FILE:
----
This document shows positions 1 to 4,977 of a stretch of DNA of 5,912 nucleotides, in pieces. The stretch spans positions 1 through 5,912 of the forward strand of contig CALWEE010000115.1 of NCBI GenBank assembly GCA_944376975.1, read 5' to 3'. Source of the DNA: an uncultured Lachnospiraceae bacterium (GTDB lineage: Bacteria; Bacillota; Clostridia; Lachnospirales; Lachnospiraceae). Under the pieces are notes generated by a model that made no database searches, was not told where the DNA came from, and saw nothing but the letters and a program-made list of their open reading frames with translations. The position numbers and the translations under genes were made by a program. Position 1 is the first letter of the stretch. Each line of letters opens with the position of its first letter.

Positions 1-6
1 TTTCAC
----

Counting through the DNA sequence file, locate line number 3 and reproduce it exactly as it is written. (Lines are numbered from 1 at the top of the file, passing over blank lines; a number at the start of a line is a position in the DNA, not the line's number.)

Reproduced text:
1 TTTCAC